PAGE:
The problem is too complex for many people to understand. The concern is distant. And the whole thing may not even be real. From a behavioral science perspective, the cards are stacked against making changes to control our climate. Public opinion is incredibly tough to sway to begin with, and that much more difficult when the repercussions appear neither personal nor imminent. Or believable, in the case of science deniers.
FROM APATHY TO ACTION
Policymakers, whose livelihoods rely on voter satisfaction, focus on issues with potential for immediate gratification. Long range stuff is the next guy’s problem. For this reason and more, Anthony Leiserowitz from Yale University calls climate change the “policy problem from hell” in “Climate Lab,” a new YouTube video produced by UC Berkeley. Reported in a Science of Us article announcing the six-part series, Leiserowitz doubles down, “You almost couldn’t design a worse problem as a fit with our underlying psychology, or the ways our institutions make decisions.”
Addressing climate change faces challenges similar to those that confronted Darwin when he introduced his then-controversial theory of human evolution. Too many people believe beliefs rather than science.
An elementary school science teacher in New York, Jacob Tanenbaum, pondered this concern in a Scientific American article from back in January 2013: “… more than 40 percent of U.S. adults believe literally what is written in the Book of Genesis – that Earth and the universe were created in six days about 6,000 years ago. … “The danger is that 40 percent of the American electorate seems to have forgotten what science is.” Then again, the same people who reject science when it conflicts with their beliefs or way of life, embrace it when it benefits them – for travel, electricity, communication.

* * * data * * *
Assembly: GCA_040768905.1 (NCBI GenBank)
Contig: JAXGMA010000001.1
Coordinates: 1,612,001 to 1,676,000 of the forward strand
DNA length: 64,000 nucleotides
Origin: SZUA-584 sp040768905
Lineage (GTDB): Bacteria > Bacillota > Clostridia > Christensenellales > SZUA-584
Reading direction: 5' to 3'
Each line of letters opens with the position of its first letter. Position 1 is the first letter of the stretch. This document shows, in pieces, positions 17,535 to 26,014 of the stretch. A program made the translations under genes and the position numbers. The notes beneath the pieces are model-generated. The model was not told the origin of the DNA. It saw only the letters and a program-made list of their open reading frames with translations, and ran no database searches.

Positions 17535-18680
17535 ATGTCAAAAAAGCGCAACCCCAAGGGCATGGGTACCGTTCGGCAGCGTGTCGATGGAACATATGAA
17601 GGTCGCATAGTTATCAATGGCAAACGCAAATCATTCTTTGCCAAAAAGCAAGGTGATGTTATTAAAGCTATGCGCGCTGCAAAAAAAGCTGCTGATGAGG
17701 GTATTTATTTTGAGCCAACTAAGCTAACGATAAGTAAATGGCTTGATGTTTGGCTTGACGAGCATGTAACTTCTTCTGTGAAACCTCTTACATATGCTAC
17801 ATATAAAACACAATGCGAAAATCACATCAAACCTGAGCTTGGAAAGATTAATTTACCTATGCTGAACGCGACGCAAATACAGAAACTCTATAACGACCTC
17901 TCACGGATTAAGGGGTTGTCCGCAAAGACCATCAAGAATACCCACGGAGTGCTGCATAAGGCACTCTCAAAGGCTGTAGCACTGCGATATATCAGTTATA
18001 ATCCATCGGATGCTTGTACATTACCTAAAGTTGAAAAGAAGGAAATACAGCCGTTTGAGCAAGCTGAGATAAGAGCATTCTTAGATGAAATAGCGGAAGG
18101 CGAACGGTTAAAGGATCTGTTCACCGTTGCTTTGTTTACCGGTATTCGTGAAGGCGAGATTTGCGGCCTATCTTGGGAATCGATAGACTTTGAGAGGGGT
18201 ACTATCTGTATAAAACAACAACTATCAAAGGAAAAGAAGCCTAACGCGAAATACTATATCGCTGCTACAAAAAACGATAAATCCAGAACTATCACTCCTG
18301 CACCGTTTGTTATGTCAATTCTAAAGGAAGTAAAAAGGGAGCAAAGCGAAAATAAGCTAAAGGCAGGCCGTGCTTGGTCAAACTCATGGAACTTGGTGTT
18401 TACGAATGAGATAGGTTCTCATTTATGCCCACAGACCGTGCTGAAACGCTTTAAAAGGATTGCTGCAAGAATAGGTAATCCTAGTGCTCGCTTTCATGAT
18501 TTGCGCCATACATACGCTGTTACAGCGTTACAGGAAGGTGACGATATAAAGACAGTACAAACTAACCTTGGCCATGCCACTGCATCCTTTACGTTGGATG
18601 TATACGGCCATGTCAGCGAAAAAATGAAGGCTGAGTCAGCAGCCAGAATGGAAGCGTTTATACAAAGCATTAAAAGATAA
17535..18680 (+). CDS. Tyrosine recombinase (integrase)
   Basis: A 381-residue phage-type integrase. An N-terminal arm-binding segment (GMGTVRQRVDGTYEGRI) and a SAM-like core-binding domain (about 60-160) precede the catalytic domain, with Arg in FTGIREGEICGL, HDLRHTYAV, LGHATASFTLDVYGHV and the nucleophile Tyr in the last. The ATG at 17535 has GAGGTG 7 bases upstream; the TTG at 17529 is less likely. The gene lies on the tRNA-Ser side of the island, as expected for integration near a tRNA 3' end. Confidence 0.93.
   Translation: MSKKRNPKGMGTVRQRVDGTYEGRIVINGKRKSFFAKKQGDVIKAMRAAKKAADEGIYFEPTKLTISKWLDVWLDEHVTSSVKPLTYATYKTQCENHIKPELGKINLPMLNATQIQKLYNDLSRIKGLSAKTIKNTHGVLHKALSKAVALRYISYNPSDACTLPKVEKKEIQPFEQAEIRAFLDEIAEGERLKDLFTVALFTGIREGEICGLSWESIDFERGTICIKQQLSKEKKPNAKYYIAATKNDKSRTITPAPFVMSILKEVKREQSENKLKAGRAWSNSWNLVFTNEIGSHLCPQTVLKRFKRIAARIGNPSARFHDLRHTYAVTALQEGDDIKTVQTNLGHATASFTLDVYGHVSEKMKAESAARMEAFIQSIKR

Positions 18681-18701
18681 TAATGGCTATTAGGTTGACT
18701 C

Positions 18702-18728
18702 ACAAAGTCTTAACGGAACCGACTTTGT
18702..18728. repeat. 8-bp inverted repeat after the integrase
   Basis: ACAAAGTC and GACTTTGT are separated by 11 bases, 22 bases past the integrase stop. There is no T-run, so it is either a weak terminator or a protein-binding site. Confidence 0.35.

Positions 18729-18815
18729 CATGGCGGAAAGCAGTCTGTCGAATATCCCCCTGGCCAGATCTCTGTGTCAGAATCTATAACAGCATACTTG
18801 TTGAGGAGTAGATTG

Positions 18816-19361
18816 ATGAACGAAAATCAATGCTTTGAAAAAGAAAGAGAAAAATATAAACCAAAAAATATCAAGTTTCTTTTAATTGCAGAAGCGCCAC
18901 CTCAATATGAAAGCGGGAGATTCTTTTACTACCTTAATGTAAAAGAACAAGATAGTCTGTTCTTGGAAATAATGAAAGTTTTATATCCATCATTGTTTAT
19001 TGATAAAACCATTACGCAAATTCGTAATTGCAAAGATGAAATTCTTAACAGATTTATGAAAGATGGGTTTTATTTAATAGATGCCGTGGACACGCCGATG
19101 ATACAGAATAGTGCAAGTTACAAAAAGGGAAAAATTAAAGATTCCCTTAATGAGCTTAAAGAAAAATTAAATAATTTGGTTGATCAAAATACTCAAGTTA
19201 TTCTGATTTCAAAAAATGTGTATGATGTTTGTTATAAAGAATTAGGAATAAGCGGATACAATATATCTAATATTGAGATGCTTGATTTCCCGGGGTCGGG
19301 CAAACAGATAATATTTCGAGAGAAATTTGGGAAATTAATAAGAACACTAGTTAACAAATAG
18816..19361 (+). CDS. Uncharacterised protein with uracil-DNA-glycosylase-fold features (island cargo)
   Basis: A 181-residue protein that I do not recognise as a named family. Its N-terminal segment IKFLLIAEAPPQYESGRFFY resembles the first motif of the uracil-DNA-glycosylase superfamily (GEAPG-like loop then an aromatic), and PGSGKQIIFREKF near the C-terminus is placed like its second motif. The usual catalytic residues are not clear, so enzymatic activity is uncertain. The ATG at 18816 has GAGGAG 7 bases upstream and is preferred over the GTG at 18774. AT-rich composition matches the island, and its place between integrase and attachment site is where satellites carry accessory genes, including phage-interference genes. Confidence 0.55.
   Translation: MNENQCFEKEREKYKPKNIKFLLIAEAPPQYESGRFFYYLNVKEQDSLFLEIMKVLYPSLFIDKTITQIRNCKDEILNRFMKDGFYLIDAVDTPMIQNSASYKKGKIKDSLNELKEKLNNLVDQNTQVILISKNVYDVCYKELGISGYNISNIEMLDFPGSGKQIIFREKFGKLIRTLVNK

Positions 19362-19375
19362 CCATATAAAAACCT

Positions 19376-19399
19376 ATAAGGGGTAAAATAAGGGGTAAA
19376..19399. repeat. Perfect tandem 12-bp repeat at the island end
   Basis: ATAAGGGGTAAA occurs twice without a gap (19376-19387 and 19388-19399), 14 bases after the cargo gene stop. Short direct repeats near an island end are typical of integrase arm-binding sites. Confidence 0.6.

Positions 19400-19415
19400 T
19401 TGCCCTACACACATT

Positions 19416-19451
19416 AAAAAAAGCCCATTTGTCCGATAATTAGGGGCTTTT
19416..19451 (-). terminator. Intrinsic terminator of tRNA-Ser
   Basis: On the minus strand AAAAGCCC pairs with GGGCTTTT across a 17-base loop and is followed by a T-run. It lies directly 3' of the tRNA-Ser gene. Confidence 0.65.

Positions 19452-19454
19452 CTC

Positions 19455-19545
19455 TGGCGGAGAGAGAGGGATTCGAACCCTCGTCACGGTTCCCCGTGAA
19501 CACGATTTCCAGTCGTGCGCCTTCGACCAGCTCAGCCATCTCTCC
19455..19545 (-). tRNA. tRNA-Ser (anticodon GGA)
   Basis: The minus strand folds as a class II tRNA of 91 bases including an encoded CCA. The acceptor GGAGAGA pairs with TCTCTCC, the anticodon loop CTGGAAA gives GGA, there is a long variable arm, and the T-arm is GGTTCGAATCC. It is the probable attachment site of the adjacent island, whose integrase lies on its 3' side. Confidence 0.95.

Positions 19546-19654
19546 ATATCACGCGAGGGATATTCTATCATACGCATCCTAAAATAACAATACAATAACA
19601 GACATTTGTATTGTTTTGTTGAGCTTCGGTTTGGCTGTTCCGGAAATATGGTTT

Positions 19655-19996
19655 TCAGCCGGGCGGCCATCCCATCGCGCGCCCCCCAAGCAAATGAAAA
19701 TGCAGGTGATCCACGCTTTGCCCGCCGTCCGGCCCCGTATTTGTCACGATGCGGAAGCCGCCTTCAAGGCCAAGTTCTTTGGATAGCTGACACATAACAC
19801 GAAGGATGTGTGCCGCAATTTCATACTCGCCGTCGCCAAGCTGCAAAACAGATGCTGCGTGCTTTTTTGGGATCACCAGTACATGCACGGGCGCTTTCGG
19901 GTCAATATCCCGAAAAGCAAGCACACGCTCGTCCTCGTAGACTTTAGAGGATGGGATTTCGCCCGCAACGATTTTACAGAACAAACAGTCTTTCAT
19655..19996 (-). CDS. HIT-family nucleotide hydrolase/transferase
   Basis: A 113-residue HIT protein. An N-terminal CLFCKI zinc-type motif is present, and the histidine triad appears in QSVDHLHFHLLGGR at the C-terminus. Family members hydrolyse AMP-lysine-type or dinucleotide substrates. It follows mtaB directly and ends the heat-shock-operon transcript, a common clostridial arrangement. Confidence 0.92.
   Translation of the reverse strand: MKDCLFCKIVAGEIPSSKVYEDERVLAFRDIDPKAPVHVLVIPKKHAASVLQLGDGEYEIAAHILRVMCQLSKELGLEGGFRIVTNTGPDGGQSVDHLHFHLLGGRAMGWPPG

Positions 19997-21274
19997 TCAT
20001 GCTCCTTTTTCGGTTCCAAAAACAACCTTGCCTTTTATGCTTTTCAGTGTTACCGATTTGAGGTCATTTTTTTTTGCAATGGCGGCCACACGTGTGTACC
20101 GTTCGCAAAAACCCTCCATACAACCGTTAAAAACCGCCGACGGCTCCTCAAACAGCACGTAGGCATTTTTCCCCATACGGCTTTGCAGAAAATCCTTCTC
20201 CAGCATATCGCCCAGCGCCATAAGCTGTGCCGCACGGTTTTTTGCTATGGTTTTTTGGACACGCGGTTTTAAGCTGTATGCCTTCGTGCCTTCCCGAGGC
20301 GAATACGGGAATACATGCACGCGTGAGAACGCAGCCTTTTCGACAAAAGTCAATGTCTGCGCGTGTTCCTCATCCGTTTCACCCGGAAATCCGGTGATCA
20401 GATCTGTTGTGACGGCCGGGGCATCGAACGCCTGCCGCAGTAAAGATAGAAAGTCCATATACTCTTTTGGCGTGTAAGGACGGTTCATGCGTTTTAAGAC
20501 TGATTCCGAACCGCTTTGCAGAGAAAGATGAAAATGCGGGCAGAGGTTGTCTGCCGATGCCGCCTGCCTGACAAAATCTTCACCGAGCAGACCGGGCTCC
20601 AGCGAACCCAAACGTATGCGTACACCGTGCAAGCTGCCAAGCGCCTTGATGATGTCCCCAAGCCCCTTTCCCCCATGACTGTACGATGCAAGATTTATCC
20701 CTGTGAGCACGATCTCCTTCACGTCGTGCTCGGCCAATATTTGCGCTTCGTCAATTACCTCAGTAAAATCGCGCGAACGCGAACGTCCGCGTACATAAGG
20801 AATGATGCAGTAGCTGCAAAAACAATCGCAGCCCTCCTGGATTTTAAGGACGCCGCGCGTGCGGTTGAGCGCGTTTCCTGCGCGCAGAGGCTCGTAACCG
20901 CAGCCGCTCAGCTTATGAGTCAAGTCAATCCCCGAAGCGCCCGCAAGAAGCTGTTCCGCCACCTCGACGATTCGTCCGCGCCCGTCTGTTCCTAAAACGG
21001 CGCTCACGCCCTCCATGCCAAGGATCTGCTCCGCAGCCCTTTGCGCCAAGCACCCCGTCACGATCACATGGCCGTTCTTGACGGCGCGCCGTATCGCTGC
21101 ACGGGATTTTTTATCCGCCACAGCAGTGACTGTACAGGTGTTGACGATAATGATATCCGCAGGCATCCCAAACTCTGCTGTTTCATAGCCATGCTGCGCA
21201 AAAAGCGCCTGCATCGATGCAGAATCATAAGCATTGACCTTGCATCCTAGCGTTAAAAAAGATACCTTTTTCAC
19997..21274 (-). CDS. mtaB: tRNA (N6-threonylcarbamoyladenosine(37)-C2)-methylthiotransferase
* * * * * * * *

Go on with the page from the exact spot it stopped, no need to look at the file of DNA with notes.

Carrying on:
Others simply value their own opinion more than facts and science. Kyrie Irving, the popular point guard with the Cleveland Cavaliers, made news and scored big-time with science deniers recently when he questioned whether the world is round … or flat. “Does it matter to you that I believe the world is flat?” he asked reporters who questioned his stance.
So, who and how exactly can we fix the climate before it changes beyond repair? We know public opinion influences public policy. But marching only takes us so far. Those of the opinion that God knows, better hope sooner than later he shares his plan with scientists — and allows more than six days for implementation.